International journalists and researchers discuss challenges of religious reporting

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Uday Basu, left, Indeewari Amuwatte, middle, and Roger Finke, right, answer questions at a panel on understanding religious biases in reporting organized by the International Association of Religion Journalists on Wednesday, Oct. 9, at the Thomas S. Monson Center in Salt Lake City. (Sydnee Gonzalez)

A panel comprised of international journalists and a religion researcher, led a discussion Wednesday, Oct. 9 about the difficulties religions face with their media portrayal.

David Briggs, the founder of the International Association of Religion Journalists and a former writer for The Associated Press, was the discussion’s moderator. The panel was held in Salt Lake City at the Thomas S. Monson Center.

“We are all responsible for a more peaceful world,” Briggs said. “By respecting religious freedom, we design a path of peace and religious prosperity.”

Roger Finke, a professor of sociology and religious studies at Pennsylvania State University, was the first to present. He shared some discoveries he found throughout his research on religion in the U.S. and across the globe. Finke said he was surprised by the magnitude of religious persecution occurring around the world, including in the U.S.

He described two reasons religious persecution occurs, the first being that it has to do with clashes of civilizations, many of which have religiosity as the driving force behind them. The second reason is based on the response to the clash between civilizations.

Roger Finke discusses his research on religious freedom and persecution. (Sydnee Gonzalez)

“When religious freedoms are denied, there’s increased discrimination and increased persecution,” Finke said.

Finke continued by emphasizing the crucial role journalists play in such issues.

“Being able to tell that story, and tell it effectively and how it applies to people’s lives, that’s important,” he said.

Sri Lankan broadcast journalist Indeewari Amuwatte presented on the struggles reporters faced during the 2019 Sri Lanka Easter bombings. She retold her story of the horrific Sunday morning when her nation was turned into a target for radical terrorists.

“I didn’t want to believe my beautiful country, which spent decades attempting to exit the brutal war with terrorists, had been thrust back to those dark times,” Amuwatte said.

Indeewari Amuwatte talks about her experiences reporting during the Easter Sunday bombings in Sri Lanka. (Sydnee Gonzalez)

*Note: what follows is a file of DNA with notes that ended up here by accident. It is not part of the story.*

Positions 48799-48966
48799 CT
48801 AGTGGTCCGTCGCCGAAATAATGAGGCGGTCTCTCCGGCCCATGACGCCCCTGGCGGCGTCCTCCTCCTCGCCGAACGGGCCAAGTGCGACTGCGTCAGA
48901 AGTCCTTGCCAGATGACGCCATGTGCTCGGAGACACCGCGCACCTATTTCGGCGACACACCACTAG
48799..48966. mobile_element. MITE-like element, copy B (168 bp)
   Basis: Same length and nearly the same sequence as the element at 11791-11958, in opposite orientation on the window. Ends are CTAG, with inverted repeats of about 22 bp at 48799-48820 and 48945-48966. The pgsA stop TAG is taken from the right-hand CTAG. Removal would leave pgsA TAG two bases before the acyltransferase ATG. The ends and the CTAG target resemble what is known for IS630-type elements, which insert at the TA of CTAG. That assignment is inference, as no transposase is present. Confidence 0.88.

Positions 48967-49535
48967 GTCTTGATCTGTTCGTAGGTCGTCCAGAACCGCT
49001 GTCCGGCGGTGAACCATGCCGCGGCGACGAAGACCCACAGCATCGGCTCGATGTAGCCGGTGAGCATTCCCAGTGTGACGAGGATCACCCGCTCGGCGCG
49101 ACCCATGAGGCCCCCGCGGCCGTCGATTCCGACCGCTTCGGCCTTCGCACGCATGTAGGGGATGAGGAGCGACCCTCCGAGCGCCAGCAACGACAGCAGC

She said it was important to keep people updated on the truth about the events which took place.

“International media’s portrayal of communal violence in Sri Lanka added to the growing tensions. It was not the time for experimenting storytelling with unverified information,” Amuwatte said.

She expressed some of her disappointment with the lack of positive stories that were featured and emphasized the importance of showing all sides of a story.

Uday Basu, a bureau chief for a daily newspaper in India, described the crucial role journalists have to bring honest reporting to secular communities.

“Journalists are essentially the soldiers of truth,” Basu said. “When it comes to religion journalism, the battle is many times fraught with grave dangers.”

Uday Basu discusses religious reporting in India and how to decrease bias in religion reporting across the world. (Sydnee Gonzalez)

He then shared some of the ways he effectively covered issues centered around the mistreatment of religious groups in India. He described the religious divisiveness as so bad that Hindus and Muslims would go as far as to not even accept a glass of water from one another.  

“This is your problem, you don’t know how to treat a human being like a human being. Whatever your religious beliefs, I have no problem accepting you as my brothers,” Basu said.

He closed his remarks by reinforcing his belief that the welfare of mankind comes from the examples of various religious figures and that this belief was a guiding force in his work as a journalist.

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